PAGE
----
A large number of employers are doling out cash to employees for exceeding expectations, hitting project milestones or staying with the company: some 60 percent of organizations issued spot bonuses and 54 percent gave out retention bonuses in 2014, according to a survey by WorldatWork.
According to the results of the latest Dice Salary Survey, roughly 38 percent of tech pros said they received a bonus in 2015.
If you think you deserve a bonus, there may never be a better time to ask for one, according to Tom Wilson, a compensation advisor and president of Wilson Group, which creates compensation plans for companies: “Employers are awarding a wider variety of short-term cash incentives and bonuses to drive results outside the normal business cycle.”
There are different types of bonuses:
Spot Bonus: Many managers are giving employees a lump sum (up to thousands of dollars, in some cases) on the spot for special accomplishments. Some executives will even offer up a list of potential awards at the start of a project in order to boost motivation.
Retention Bonus: If “keeping the band together” is vital to the success of a mission-critical project, a company may be willing to pay as much as $5,000 to $10,000 to keep a key player on the job, Wilson said. (If you’re a tech pro angling for a retention bonus, make sure to focus on the benefits of staff continuity when you make your pitch, so you don’t seem like you’re threatening to quit to inciting defections.)
Project or Milestone Bonus: Milestone or project bonuses are usually awarded to development teams for meeting deadlines and hitting quality benchmarks. Payments vary, but can range as high as 20 percent of the employee’s total compensation depending on the length and complexity of the project.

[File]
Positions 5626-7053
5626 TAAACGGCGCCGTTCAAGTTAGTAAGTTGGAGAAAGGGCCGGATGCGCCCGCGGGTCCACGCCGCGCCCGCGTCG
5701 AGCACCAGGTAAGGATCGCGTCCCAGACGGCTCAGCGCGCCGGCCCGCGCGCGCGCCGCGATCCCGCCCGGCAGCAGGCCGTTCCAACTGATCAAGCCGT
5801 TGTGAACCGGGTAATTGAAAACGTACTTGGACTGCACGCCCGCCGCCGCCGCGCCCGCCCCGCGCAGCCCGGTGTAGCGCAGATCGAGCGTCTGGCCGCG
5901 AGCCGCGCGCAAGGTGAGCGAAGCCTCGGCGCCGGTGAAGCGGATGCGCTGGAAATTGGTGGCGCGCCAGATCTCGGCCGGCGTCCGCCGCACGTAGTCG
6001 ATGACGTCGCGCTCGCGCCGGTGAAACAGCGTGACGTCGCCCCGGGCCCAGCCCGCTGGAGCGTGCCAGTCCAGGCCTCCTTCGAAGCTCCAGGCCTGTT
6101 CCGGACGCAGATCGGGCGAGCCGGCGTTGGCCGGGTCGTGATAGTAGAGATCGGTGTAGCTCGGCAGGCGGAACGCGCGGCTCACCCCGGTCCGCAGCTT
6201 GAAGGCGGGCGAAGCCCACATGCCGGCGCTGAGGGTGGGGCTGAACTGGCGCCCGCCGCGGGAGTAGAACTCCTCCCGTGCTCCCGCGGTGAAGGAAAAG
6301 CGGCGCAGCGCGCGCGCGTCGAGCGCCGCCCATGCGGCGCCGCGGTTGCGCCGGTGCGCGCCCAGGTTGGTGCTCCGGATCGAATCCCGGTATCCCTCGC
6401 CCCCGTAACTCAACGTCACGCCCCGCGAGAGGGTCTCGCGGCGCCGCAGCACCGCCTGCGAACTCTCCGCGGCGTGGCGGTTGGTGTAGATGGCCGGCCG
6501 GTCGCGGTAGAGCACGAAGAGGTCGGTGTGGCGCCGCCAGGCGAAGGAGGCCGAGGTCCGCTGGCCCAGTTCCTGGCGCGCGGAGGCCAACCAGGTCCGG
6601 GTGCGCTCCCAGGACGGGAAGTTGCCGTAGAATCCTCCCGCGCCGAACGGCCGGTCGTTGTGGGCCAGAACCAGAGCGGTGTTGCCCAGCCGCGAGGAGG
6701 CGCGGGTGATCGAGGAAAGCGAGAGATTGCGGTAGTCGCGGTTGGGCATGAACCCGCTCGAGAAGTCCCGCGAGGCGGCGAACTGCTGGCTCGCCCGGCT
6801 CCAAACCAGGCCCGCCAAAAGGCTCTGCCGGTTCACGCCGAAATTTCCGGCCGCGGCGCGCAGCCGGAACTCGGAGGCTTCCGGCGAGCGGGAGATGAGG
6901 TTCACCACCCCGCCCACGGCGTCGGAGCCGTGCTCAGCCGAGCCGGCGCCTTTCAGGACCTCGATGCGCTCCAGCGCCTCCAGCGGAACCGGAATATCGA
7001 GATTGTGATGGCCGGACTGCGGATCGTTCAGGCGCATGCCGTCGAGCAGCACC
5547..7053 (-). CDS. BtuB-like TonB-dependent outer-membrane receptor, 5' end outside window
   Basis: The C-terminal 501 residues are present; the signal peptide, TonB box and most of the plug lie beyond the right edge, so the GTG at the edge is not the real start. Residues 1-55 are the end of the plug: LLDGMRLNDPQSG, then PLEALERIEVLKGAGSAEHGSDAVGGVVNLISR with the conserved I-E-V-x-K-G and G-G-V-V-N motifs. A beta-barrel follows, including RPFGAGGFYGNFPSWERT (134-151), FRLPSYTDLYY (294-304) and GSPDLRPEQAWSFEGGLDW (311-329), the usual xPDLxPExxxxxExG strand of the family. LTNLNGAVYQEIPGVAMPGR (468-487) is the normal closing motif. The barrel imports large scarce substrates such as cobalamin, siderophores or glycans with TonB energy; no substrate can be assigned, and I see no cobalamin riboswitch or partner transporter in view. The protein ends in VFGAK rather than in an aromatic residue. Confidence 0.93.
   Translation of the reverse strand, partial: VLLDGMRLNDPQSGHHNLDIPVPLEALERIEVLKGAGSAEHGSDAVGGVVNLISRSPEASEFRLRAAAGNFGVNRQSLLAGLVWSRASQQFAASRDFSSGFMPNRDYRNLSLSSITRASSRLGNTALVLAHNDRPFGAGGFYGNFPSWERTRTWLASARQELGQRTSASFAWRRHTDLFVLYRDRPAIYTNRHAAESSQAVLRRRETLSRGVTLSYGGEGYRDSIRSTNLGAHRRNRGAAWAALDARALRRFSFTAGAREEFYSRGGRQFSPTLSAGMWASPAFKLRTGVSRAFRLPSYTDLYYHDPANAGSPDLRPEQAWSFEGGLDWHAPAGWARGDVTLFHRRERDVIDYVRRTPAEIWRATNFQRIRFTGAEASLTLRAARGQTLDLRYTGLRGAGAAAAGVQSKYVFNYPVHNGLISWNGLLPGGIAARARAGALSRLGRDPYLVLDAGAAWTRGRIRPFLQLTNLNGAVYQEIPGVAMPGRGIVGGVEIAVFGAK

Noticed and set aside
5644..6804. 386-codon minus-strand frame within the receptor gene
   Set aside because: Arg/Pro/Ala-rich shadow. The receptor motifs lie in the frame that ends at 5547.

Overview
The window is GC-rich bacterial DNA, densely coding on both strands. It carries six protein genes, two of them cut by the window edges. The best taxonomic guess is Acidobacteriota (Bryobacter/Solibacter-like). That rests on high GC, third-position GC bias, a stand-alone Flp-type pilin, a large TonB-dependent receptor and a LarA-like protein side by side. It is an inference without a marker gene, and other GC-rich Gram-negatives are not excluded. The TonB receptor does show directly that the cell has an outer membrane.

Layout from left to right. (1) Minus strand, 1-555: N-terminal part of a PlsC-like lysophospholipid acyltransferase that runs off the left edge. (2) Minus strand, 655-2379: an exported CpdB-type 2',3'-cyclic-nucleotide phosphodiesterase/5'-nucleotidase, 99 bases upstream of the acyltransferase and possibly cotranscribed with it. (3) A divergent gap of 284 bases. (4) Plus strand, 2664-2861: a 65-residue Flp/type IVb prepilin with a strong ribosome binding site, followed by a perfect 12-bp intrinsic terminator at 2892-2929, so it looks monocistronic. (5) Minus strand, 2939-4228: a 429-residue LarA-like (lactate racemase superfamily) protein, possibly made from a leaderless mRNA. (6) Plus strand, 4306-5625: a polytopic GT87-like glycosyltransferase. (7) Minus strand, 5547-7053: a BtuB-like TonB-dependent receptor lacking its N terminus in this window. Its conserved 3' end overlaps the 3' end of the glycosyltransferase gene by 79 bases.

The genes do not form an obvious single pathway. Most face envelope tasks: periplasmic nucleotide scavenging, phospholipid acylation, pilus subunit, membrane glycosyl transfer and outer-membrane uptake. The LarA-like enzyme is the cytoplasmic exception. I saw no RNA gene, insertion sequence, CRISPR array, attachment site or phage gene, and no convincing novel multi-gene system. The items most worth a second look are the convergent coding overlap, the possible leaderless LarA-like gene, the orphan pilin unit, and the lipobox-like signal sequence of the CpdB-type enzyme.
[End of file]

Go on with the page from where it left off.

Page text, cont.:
Here are some tips for planning your pitch and lining your pockets with a few extra dollars:
Dedicate Yourself to a Plan
Asking for a bonus isn’t a time for improvisation or half-measures. Before scheduling a meeting with your boss, sit down and ask yourself how much you want, and how to plan to get it.
Justify Your Request
Remember, a bonus is for achieving extraordinary results, not just doing your job, advised
Kendra Lee, president of KLA Group. Requesting an amount proportionate to the level of contribution increases your chances, as well.
“Be prepared to describe your level of effort, the benefits to the company, project owners or other stakeholders, and why you or your team deserves a bonus,” Lee said. Cite the potential for increased output, quality and motivation to validate a request for a team bonus.
Don’t ask for a bonus because you’re feeling underpaid or under-appreciated, wrote Lewis Lin, CEO of Impact Interview and author of “Five Minutes to a Higher Salary,” who responded to our questions via email.
“Some 90 percent of employees think they have above average performance,” Lin wrote. Clearly, that’s not the case. Seeking feedback from your manager and peers can help you determine whether your performance is truly “bonus-worthy.”
Build a Base of Support
You may need to build a base of support if your company isn’t in the habit of awarding bonuses.
“Referencing success stories from colleagues who’ve received bonuses at other companies and compensation surveys can highlight competitive gaps and garner support for your plan,” Wilson said. “Win over your project leader or IT manager first. Then, shoot for the CFO or key clients to generate political endorsements for change.”
Look for Leverage
If your performance is critical to the success of a major project or the development of a new product, your company stands to gain by paying you and your teammates a bit extra to ensure that things go smoothly. Leveraging proven expertise and a successful track record can give you an edge in negotiations. If you meet resistance, ask for small pool of funds for a trial run or team celebration.
“Most managers recognize the importance of making employees feel valued and supported,” Wilson said. “So linking bonuses to increases in team motivation and job satisfaction can be an effective way to gain your manager’s support for an incentive plan.”